Airborne flu viruses threaten health workers,
Sep 29, 2006 (CIDRAP News) – "A microbiologist who reviewed the evidence about how influenza viruses spread says that some official guidelines, including the US pandemic influenza plan, may not go far enough in protecting healthcare workers who take care of flu patients.
Writing in Emerging Infectious Diseases, Dr. Raymond Tellier of the University of Toronto says there is good evidence that flu viruses often spread via tiny airborne particles, despite a common belief that they travel mainly in large droplets that quickly fall to the ground after a flu patient coughs or sneezes.
Good protection from airborne particles requires the use of an N95 respirator. Yet the US, Canadian, and British pandemic flu plans advise healthcare workers to use simple surgical masks, which are much less effective, Tellier contends.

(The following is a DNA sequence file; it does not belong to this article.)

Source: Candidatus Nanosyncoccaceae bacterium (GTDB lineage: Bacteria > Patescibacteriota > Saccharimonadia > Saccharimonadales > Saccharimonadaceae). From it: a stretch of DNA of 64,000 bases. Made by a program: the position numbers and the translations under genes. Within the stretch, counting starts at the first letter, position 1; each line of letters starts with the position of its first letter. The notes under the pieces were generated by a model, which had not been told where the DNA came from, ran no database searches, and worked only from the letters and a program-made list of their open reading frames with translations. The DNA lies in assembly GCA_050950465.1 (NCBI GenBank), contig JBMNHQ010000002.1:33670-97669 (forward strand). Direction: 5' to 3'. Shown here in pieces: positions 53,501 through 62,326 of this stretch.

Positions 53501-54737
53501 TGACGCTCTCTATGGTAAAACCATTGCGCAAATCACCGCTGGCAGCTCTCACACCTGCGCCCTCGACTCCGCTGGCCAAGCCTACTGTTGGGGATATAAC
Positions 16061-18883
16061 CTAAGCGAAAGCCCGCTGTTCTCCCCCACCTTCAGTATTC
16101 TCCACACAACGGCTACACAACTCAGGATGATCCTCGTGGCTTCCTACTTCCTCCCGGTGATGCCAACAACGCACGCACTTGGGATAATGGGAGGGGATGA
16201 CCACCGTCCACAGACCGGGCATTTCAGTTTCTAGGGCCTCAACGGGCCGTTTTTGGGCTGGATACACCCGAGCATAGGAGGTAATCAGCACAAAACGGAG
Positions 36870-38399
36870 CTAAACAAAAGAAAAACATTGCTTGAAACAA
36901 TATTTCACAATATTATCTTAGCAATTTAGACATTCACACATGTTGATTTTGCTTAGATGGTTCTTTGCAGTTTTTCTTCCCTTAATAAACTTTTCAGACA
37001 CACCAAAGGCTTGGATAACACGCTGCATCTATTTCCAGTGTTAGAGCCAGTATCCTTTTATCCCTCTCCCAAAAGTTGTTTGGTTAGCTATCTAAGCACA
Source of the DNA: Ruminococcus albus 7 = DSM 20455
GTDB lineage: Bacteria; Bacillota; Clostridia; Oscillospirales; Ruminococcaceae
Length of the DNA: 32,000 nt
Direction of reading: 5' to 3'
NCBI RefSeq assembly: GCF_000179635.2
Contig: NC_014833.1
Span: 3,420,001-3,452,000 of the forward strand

"Compelling evidence in the literature indicates that aerosol transmission of influenza is an important mode of transmission, which has obvious implications for pandemic influenza planning, and in particular for recommendations about the use of N95 respirators as part of personal protective equipment," he writes.
"Airborne particles" are usually defined as particles about 5 microns or less in diameter, Tellier says. Particles larger than about 10 to 20 microns fall quickly to the ground, while those smaller than 3 microns essentially do not settle. Coughing and sneezing generate particles in a range of sizes, many of them small enough to stay airborne for a long time. Airborne particles can penetrate into the lungs, whereas the larger particles and droplets are more likely to be trapped in the upper respiratory tract."...
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